"మౌర్య సామ్రాజ్యం" కూర్పుల మధ్య తేడాలు

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==Natural history==
[[File:Patna Yakshas.jpg|thumb|The two [[Yaksha]]s, possibly 3rd century BCE, found in [[Pataliputra]].]]
The protection of animals in India became serious business by the time of the Maurya dynasty; being the first empire to provide a unified political entity in India, the attitude of the Mauryas towards forests, their denizens, and fauna in general is of interest.<ref>{{Cite book|title=Ashoka: The Search for India's Lost Emperor|last=Allen|first=Charles|publisher=Hachette Digital|year=2012|isbn=978-1-408-70388-5|location=London|pages=274}}</ref>
 
The Mauryas firstly looked at forests as resources. For them, the most important forest product was the elephant. Military might in those times depended not only upon horses and men but also [[War elephants|battle-elephants]]; these played a role in the defeat of [[Seleucus I Nicator|Seleucus]], one of [[Alexander]]'s former generals. The Mauryas sought to preserve supplies of elephants since it was cheaper and took less time to catch, tame and train wild elephants than to raise them. [[Kautilya]]'s ''[[Arthashastra]]'' contains not only maxims on ancient statecraft, but also unambiguously specifies the responsibilities of officials such as the ''Protector of the Elephant Forests''.<ref name="IWH4">Rangarajan, M. (2001) India's Wildlife History, pp 7.</ref>
 
{{quote|On the border of the forest, he should establish a forest for elephants guarded by foresters. The Office of the Chief Elephant Forester should with the help of guards protect the elephants in any terrain. The slaying of an elephant is punishable by death.|[[Arthashastra]]}}
 
The Mauryas also designated separate forests to protect supplies of timber, as well as lions and tigers for skins. Elsewhere the ''Protector of Animals'' also worked to eliminate thieves, tigers and other predators to render the woods safe for grazing cattle.{{citation needed|date=August 2016}}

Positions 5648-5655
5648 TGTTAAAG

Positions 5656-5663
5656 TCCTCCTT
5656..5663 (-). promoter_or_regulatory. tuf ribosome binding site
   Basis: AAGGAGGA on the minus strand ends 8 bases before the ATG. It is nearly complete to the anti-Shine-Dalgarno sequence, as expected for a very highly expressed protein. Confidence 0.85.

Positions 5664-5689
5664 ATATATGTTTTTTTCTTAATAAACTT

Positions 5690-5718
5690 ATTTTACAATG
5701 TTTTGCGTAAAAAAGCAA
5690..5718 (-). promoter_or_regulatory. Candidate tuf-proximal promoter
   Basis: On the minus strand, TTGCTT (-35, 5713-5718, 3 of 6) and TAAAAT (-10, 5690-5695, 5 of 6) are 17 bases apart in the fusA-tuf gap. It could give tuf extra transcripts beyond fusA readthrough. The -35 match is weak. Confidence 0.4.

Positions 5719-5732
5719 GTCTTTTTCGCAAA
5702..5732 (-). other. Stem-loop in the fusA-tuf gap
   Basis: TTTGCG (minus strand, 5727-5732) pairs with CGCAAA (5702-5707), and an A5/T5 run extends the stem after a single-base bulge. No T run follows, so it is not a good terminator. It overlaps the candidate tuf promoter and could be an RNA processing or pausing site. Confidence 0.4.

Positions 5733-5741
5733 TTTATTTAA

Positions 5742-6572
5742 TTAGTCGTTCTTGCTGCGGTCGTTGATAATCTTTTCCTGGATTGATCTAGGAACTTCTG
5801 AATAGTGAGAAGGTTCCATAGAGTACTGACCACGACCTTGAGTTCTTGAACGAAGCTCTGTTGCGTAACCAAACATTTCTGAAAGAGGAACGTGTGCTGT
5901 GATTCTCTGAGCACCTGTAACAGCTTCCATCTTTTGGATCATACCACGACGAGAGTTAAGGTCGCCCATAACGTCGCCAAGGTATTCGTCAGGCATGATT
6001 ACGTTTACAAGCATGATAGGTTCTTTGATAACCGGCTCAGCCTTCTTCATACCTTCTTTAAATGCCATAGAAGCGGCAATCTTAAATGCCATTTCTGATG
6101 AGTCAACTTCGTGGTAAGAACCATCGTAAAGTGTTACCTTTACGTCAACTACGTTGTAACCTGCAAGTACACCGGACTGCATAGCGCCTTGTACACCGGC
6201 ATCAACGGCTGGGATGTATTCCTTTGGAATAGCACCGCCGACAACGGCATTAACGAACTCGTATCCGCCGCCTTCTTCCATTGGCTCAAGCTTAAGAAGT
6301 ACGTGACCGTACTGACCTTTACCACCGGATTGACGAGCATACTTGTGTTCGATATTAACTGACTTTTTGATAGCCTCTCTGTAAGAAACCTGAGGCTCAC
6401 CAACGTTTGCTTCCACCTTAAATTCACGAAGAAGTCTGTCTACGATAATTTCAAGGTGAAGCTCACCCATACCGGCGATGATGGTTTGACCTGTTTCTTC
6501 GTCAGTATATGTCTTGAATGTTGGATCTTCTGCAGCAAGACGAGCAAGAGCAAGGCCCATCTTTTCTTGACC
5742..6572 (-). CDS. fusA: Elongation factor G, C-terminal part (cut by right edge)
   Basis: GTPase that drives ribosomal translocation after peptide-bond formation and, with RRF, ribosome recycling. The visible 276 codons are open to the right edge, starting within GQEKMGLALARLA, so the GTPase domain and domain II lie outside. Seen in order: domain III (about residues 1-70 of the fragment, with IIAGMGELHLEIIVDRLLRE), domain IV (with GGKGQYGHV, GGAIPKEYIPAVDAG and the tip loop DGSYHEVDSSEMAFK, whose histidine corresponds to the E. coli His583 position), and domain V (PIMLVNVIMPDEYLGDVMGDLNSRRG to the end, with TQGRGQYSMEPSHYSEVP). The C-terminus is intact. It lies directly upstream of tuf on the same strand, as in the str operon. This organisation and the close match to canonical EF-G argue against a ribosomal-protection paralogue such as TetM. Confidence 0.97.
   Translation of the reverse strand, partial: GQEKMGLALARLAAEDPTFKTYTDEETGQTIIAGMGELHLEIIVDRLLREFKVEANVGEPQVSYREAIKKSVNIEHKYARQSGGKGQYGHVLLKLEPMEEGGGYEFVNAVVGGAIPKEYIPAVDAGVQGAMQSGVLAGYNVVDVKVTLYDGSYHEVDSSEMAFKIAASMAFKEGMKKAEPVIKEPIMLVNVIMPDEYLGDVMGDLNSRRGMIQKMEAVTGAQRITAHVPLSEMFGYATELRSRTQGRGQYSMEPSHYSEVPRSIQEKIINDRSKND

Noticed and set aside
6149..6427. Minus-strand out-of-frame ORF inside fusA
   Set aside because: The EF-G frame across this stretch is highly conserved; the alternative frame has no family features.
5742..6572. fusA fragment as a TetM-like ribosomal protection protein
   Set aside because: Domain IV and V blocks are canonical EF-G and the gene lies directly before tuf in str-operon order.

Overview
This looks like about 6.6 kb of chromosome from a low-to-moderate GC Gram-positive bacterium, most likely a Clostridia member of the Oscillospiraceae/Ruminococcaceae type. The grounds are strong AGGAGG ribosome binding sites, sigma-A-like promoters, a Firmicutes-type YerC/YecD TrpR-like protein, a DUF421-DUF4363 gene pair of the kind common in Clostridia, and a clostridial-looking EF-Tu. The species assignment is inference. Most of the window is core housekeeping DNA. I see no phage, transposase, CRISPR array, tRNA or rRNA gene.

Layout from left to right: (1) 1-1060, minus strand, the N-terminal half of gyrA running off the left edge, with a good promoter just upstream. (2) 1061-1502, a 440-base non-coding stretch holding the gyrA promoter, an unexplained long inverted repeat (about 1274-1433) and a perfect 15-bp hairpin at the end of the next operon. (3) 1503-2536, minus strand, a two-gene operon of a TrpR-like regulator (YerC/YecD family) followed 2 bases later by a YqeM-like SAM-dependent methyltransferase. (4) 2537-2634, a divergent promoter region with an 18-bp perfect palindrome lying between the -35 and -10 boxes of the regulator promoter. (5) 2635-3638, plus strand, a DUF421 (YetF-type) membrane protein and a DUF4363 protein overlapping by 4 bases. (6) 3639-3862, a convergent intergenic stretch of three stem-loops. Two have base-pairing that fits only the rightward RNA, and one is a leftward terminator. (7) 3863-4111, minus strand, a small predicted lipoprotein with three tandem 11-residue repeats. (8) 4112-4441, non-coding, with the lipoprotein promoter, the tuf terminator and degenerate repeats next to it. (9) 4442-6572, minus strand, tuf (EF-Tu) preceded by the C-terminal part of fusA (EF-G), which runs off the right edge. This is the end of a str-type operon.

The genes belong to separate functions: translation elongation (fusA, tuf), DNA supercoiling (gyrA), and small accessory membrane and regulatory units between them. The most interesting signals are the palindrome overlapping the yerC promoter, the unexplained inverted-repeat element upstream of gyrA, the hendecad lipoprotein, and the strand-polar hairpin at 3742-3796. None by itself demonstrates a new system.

The Mauryas valued certain forest tracts in strategic or economic terms and instituted curbs and control measures over them. They regarded all forest tribes with distrust and controlled them with bribery and political subjugation. They employed some of them, the food-gatherers or ''aranyaca'' to guard borders and trap animals. The sometimes tense and conflict-ridden relationship nevertheless enabled the Mauryas to guard their vast empire.<ref name="IWH5">Rangarajan, M. (2001) India's Wildlife History, pp 8.</ref>
 
When [[Ashoka]] embraced [[Buddhism]] in the latter part of his reign, he brought about significant changes in his style of governance, which included providing protection to fauna, and even relinquished the royal hunt. He was the first ruler in history{{failed verification|date=September 2017}} to advocate [[Conservation (ethic)|conservation]] measures for wildlife and even had rules inscribed in stone edicts. The edicts proclaim that many followed the king's example in giving up the slaughter of animals; one of them proudly states:<ref name="IWH5"/>
{{quote|Our king killed very few animals.|[[Edicts of Ashoka|Edict on Fifth Pillar]]}}
 
However, the edicts of Ashoka reflect more the desire of rulers than actual events; the mention of a 100 'panas' (coins) fine for poaching deer in royal hunting preserves shows that rule-breakers did exist. The legal restrictions conflicted with the practices freely exercised by the common people in hunting, felling, fishing and setting fires in forests.<ref name="IWH5"/>
 
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